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Standing amongst the apex, Darkest Dungeon is an eerie, incredibly difficult, Rogue-a-like Dungeon Crawler developed by Red Hook studios, an indie developer. Any gamer that loved the Souls franchise and awakened their inner Masochist should definitely play this gem. Honestly, this is a game worth paying for, and whats more, with the post launch content, this game became that much better and expansive.

As stated earlier, the game is a Rogue a like Dungeon crawler. You take on the role on an unseen player who has inherited a creepy mansion atop an even creepier hill. The game literally starts of with the words "Ruin has come to our family", so that should give you an inkling as to what awaits you in game. The gameplay is turn based combat combined with artistic side scrolling. Technically speaking, the gameplay is pretty generic and simple, it is the game mechanics that take this game to a completely new level.

As per story, it is not your character that goes dungeon crawling, you instead hire adventurers of various types to go as parties of upto 4 in the dungeons for you. So essentially, each character controlled in the dungeons is just a hireling and not the player character. And since this is a side scroller game, so the party of adventurers move and position themselves in a queue. So right of the bat, a lot of strategic positioning is necessary. Some adventurers are better at long range and should be kept at last of the queue, or better at front, and some are good at any position, a sorts of jack of all trades. Whats more in addition to the positioning, the abilities of each adventurer also targets different position in the enemy queues, so it is possible to get stuck with adventurers that can only attack enemies at the back and not those in front.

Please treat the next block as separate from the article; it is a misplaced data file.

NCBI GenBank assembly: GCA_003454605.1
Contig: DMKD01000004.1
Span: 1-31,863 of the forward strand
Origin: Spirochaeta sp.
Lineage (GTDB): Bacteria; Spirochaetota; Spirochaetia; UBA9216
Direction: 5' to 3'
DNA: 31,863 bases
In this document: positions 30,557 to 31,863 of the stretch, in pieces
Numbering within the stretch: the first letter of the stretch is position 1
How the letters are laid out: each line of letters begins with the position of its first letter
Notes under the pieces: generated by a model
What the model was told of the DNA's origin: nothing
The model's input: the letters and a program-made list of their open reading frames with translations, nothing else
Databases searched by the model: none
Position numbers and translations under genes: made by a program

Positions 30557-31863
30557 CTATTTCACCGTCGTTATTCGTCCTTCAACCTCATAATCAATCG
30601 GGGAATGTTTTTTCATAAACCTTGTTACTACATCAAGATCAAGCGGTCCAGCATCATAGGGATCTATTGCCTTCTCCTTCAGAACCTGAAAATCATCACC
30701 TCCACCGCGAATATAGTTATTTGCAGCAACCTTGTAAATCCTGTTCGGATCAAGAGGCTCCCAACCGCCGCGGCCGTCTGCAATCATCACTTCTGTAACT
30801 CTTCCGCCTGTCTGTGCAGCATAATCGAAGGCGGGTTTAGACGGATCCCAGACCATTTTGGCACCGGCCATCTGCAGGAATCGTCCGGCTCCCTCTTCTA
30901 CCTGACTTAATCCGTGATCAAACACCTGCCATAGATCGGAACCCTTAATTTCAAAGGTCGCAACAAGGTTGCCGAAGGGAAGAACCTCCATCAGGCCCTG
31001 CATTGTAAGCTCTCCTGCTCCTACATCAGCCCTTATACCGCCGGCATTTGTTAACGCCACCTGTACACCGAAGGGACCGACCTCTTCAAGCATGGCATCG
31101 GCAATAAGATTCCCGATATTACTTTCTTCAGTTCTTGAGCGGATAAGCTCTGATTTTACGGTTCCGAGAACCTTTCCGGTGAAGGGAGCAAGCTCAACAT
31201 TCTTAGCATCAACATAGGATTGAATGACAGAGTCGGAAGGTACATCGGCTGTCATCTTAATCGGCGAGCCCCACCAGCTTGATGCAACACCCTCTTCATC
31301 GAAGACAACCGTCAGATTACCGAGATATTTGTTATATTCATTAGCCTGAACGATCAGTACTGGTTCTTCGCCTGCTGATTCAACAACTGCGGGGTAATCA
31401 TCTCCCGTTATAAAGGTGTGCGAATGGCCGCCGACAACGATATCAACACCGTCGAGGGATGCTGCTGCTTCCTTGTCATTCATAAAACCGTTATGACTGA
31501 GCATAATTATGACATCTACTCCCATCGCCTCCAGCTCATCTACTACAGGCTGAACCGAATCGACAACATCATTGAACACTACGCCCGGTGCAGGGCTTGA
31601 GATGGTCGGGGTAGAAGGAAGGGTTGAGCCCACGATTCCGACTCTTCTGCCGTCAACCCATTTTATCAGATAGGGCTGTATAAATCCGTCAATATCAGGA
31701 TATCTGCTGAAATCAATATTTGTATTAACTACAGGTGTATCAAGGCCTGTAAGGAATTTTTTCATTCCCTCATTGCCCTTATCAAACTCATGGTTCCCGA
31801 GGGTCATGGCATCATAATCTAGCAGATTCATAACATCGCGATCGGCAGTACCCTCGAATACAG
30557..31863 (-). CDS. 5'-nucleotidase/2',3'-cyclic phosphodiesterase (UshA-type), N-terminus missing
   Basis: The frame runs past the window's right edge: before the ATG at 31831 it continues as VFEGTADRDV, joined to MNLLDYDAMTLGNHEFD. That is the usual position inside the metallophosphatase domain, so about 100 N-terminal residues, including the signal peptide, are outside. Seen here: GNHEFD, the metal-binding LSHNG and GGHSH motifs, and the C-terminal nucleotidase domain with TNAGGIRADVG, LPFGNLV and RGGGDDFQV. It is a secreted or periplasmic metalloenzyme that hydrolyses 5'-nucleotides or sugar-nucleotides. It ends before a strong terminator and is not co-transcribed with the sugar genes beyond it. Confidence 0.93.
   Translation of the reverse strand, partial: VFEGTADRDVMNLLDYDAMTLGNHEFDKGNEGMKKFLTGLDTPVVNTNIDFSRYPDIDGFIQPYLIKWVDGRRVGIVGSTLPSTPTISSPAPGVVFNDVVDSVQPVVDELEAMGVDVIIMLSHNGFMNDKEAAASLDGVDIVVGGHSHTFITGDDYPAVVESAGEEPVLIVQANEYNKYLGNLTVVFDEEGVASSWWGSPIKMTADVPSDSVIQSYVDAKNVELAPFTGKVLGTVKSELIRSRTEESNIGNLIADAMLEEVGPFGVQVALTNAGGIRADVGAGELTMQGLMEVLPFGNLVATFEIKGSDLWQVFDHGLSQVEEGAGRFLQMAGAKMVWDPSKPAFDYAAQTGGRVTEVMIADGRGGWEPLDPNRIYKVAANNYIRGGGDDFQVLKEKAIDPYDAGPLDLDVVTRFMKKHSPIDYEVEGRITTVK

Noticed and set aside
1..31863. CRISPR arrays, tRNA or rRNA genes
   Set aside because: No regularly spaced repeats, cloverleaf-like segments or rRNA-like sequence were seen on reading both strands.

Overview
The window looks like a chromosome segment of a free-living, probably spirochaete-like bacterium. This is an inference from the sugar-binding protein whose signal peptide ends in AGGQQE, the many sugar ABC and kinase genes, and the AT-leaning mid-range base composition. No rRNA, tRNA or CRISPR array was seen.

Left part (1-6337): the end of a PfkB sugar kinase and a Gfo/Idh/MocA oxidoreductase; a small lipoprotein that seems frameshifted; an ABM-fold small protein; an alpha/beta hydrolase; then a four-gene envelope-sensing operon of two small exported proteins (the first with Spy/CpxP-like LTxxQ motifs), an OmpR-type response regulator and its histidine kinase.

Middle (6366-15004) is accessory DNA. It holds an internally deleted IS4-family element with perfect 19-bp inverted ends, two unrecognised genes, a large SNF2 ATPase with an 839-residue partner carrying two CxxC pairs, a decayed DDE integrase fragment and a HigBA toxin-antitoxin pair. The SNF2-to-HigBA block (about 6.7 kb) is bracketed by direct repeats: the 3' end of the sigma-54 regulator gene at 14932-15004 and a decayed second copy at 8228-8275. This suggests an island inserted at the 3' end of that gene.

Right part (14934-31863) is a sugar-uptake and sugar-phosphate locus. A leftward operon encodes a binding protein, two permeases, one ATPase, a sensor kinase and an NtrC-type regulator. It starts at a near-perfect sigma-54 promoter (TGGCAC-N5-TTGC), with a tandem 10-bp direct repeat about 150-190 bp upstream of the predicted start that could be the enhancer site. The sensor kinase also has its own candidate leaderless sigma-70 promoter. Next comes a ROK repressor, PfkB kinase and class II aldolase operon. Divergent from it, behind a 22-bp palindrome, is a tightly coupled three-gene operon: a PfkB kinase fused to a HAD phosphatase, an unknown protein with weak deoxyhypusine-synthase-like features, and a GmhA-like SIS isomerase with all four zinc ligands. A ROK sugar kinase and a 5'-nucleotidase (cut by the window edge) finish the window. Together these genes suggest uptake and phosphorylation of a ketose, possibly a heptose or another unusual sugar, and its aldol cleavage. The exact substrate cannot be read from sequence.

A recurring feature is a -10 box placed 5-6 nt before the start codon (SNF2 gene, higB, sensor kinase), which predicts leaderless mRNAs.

But the greatest addition  to the gameplay is RISK. How much are you, the player, willing to risk in your quests. We all are familiar with the traumatizing quests and adventures characters go through in pretty much every single game. Well, with Darkest Dungeon, this concept is a major component. Logically speaking, if a fish like grotesque monster attacks you with a trident, or an ugly shriveled mouse like demon spits venom on you, you will freak out. The game applies this as "stress". Each adventurer has a max limit of 200 stress. Stress builds up with time while exploring the dungeons. It increases faster when in combat, or in darkness. Keep in mind, this is a DUNGEON crawler, meaning the characters are going underground, so rationally speaking they will need some source of light. So before embarking on any quests, you can load up on torches and keep the way lit up or risk darkness. With the increases or decrease in light, rarity of loot, ambushes, stress gain and damage inflicted and received are also affected.